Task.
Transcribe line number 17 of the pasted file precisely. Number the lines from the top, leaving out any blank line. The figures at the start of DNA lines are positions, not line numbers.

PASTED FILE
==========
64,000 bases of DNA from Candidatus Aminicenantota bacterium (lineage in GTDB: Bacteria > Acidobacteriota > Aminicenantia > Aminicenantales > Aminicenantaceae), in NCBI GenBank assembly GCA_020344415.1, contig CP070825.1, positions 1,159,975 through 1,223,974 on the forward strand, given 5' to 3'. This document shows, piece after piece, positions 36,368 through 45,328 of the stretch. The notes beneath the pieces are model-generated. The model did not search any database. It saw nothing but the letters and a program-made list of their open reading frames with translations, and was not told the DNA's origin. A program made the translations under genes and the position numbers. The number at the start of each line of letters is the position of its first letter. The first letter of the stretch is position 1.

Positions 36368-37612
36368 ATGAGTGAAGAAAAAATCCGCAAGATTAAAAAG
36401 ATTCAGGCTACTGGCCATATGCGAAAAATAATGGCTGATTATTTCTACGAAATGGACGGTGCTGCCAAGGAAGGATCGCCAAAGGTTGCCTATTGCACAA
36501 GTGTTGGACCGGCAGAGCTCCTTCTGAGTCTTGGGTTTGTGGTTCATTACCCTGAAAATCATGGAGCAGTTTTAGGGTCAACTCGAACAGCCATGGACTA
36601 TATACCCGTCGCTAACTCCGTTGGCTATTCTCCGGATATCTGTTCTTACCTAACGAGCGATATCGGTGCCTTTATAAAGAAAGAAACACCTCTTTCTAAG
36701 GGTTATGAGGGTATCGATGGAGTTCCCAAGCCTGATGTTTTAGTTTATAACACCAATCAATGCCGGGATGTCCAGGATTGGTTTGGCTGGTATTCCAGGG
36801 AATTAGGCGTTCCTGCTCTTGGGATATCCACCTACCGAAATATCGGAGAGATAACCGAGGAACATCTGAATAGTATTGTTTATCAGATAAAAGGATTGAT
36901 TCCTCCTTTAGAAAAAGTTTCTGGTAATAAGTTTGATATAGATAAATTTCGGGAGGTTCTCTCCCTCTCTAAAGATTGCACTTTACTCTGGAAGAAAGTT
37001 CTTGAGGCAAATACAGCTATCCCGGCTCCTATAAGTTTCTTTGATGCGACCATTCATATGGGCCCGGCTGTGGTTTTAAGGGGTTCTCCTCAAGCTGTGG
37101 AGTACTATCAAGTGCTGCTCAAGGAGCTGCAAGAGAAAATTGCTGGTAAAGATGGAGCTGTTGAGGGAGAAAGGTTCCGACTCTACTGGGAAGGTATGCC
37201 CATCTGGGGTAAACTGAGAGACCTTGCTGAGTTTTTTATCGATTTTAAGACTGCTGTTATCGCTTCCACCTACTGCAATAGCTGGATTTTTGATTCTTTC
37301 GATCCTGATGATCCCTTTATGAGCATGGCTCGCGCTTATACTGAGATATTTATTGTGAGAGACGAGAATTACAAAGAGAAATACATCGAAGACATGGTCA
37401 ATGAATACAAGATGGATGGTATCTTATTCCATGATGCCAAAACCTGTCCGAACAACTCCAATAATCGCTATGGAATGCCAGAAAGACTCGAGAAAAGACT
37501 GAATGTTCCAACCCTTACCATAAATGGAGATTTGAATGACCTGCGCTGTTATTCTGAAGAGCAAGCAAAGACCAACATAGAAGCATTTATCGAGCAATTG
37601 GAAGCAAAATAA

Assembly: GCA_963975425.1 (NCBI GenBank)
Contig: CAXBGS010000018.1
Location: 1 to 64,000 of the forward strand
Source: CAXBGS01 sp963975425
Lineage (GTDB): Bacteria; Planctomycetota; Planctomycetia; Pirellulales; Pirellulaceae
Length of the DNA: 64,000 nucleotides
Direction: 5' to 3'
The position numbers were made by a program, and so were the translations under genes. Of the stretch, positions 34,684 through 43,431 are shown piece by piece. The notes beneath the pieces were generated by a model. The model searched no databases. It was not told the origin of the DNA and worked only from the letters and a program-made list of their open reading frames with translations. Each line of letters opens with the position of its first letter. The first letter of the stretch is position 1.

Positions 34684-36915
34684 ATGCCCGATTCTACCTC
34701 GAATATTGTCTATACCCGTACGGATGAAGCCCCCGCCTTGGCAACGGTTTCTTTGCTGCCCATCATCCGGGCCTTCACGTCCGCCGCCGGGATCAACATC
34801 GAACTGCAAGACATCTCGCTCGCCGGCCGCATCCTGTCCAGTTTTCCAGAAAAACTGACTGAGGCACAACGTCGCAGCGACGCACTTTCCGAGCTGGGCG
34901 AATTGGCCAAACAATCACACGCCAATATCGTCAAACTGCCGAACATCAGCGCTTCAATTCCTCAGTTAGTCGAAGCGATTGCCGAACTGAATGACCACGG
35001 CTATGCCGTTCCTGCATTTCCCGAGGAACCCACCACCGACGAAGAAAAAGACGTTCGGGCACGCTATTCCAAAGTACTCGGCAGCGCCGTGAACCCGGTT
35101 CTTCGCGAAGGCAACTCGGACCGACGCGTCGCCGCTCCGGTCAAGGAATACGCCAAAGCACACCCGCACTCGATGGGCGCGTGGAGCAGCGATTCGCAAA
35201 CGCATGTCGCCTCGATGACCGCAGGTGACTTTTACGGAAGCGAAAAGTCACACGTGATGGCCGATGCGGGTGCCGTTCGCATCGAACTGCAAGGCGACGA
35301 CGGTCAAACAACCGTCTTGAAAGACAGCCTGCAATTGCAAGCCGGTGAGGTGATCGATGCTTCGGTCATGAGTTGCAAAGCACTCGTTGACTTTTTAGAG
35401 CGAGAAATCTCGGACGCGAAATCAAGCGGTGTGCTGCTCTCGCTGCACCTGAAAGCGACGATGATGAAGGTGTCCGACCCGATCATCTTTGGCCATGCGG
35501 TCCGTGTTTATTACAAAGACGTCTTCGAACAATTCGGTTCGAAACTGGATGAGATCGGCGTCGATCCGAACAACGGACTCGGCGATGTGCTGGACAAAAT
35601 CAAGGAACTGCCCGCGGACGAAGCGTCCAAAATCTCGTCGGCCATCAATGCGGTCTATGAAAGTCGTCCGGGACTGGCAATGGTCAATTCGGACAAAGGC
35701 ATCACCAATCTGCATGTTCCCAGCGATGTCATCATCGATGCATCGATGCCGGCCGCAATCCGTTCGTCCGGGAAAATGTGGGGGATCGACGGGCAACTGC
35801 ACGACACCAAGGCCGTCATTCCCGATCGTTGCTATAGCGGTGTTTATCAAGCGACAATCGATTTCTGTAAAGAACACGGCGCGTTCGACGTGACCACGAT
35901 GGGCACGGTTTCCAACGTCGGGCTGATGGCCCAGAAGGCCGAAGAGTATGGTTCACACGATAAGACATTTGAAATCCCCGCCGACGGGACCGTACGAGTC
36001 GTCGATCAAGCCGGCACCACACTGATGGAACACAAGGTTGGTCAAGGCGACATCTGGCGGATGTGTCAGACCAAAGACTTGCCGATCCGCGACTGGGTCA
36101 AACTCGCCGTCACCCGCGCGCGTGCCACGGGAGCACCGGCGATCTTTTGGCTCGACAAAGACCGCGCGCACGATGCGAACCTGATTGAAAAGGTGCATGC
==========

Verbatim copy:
Assembly: GCA_963975425.1 (NCBI GenBank)